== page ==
Some thoughts on vulnerablitiy management that some may find interesting over on Cybrary.
Why do we make it a wackamole situation, constantly when dealing with vulnerabilities. Especially when at least 41% according to cybersecurity reports indicates that they are insider issues due to human error or misconfiguration. Therefore if an organisation has a policy of only applying patches to their systems once every two months and if necessary applying critical ones, due to reports in the public, which indicate attacks are under way. Isn't it about time, we looked at automation, and set up Standard Operating Environments (SOEs), for each platform or component and have a system regularly passively scan for for compliance and misconfiguration issues. Treat systems on a lifecycle basis from activation to deactivation, and ensure consistency across the board, ensuring patching is applied in good time on a regular basis consistently Only apply human input, when a reboot is required in alignment with change management processes. We have the capabilities, apply the policy and automate and reduce your risks profiles.
Totally, agree, some organisations don't even know what their actual inventory is or whether they are fully licensed or supported. It you are serious about priotectng the organisation, whether you use existing infrastructure or the cloud, you have to apply the appropriate approach, consistent with your risk appetite. How many have actually worked out their own risk appetite? What they can afford to sacrifice or is it a case of cyber security insurance has my organisation covered? My brand and reputation is protected, I think?
All too often it's treated as a numbers game chasing numbers doesn't drive the correct behaviour.
There needs to be more awareness of context to target high risk systems.
Follow the SANS Top 20, and you'll be OK. #1 in that list is an inventory of devices; #2 is a software inventory.
Like sports, if you have excellent fundamentals, the other stuff usually falls in line.
Implementing the SANS /CIS Critical Security Controls (CSC) is admittedly challenging in many environments. You cannot protect or proactively anticipate your risks without knowledge of what exists and where; the foundations of CSC 1 and 2.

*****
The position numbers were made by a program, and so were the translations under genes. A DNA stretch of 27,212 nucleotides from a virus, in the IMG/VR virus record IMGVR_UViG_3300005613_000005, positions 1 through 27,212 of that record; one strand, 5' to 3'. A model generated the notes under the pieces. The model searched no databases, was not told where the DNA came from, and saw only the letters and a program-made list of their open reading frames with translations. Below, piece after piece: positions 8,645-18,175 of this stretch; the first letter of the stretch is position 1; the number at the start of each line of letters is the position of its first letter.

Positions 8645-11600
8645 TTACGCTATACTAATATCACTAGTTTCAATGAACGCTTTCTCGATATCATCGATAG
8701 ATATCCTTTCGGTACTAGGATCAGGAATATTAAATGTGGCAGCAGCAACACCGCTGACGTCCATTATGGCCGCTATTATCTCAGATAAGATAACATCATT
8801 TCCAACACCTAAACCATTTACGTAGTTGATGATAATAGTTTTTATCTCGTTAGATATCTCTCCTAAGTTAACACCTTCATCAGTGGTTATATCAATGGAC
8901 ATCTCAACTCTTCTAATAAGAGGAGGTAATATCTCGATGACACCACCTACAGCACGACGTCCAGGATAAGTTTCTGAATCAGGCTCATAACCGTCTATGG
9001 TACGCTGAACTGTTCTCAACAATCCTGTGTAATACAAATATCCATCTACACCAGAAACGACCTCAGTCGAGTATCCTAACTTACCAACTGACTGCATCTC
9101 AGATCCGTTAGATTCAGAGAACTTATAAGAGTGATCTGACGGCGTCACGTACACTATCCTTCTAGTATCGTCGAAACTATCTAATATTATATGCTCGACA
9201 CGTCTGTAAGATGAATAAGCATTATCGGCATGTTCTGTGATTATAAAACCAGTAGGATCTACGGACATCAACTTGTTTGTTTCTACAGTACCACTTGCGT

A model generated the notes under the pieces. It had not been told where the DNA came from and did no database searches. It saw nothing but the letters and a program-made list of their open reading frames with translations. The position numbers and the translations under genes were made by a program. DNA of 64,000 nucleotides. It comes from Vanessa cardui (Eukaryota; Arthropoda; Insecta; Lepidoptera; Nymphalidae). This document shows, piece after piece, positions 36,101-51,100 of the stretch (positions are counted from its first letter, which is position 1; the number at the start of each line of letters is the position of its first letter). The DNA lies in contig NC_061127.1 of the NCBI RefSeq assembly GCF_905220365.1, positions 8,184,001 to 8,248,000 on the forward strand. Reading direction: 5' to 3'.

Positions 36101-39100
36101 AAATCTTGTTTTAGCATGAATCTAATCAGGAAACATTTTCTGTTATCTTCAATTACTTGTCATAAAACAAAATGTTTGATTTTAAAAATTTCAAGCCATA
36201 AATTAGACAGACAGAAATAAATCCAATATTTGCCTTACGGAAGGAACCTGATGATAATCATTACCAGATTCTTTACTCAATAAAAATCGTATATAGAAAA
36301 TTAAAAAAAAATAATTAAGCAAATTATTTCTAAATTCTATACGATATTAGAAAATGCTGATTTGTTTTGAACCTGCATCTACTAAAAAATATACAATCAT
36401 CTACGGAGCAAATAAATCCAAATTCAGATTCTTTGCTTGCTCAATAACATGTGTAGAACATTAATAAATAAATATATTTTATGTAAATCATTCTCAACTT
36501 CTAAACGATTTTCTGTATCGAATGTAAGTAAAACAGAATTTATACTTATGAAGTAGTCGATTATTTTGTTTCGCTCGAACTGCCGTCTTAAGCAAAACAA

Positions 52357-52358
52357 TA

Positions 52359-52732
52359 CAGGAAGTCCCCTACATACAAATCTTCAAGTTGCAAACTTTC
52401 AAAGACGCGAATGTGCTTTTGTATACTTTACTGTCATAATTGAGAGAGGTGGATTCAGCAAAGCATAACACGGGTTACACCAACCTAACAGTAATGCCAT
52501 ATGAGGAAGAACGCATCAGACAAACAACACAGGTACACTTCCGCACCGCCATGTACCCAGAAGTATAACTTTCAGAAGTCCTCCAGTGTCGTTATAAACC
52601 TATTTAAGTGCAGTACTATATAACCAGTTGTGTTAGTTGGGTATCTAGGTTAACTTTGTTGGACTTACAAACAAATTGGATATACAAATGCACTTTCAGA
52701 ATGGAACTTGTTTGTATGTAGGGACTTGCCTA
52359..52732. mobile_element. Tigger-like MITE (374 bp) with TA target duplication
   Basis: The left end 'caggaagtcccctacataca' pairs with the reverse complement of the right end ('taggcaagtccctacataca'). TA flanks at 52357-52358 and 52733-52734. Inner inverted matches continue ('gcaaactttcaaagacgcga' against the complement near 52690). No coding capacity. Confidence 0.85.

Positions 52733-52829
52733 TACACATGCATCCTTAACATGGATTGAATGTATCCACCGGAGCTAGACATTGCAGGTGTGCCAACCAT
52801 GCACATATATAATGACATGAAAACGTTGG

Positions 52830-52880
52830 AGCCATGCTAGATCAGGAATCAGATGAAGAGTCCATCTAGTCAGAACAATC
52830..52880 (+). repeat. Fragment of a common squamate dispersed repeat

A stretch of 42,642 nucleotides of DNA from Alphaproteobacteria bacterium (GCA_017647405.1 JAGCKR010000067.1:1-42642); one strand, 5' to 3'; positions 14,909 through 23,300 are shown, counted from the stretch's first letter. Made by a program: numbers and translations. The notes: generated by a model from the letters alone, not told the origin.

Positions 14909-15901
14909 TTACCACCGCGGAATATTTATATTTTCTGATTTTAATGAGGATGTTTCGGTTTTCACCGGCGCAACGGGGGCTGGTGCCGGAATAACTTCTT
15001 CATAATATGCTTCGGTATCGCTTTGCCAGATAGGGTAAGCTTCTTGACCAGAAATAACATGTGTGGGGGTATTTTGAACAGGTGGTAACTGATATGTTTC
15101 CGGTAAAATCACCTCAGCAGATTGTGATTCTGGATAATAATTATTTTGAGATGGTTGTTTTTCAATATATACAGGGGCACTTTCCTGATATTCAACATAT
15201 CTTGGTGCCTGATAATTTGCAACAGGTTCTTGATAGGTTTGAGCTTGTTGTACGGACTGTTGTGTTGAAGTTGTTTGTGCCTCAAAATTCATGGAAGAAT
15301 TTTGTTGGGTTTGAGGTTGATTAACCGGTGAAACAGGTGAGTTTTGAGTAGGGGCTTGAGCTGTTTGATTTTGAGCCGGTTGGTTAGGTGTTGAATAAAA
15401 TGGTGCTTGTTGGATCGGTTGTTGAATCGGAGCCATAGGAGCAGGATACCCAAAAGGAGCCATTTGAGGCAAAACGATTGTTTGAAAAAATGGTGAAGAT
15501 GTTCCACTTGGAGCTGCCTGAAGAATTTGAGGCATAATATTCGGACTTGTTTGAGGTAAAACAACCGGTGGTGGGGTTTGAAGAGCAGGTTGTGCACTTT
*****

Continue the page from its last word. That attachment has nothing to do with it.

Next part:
Since we define vulnerabilities as known badness that exists in our applications or services, another approach would be to focus on security by design.
For various reasons, security is often an afterthought and vulnerability and risk assessment can take place far too late in the process.
The OWASP Top 10 2013 (present) https://www.owasp.org/index.php/CategoryWASP_Top_Ten_Project and pending 2017 RC2 provide a list of known web application security risks that can raise awareness with your project teams and implementors but I lean towards the SANS Web Application Checklist: https://software-security.sans.org/resources/swat for a more proactive security planning checklist.
Couldn't agree more on making sure you're handling the fundamentals. One of the biggest probelms I've seen is folks that say they patch their systems, yet have no real process to ensure they are doing it on a regular basis. Without proper management oversight, expectations (based on risk), and consequences for not following the process, bad things happen.
If organizations are waiting two months to patch vulnerable systems, they are giving hackers two months head start in compromising those systems. If the organizations fall under compliance requirements, they have only 30 days to fully remediate critical vulnerabilities.
Thirty days is a long time, too long, to wait for patching critical vulnerabilities. The thirty day window is imposed to force those companies who are slow to respond from getting hurt from their own inaction. Your enterprise should have a defined policy to term limit unpatched vulnerabilities.
You can bet that if they are waiting thirty days or more to patch, they are not giving any consideration to vulnerabilities experienced by their systems to which no patch exists.
I used to work in the banking Industry for a Major Bank and then a Major Credit Union. We would use Shavlik and SCCM to push patches every month when major patches were released. We would also push out-of-band patches when the threat was considered high. It was a major battle and we were always busy but it was a labor of love and a little bit of pride in reaching 98% every month at the bank and 92% every month at the credit union. Once you get a good team together it can go rather smoothly. In order to patch our Tier I apps we would often do them from 12-3am on Sunday Morning and a couple of times went longer. The challenge is getting everything in place and automation plays a big part in making this successful. We were a 10 man team and 5 of those men only did scripting.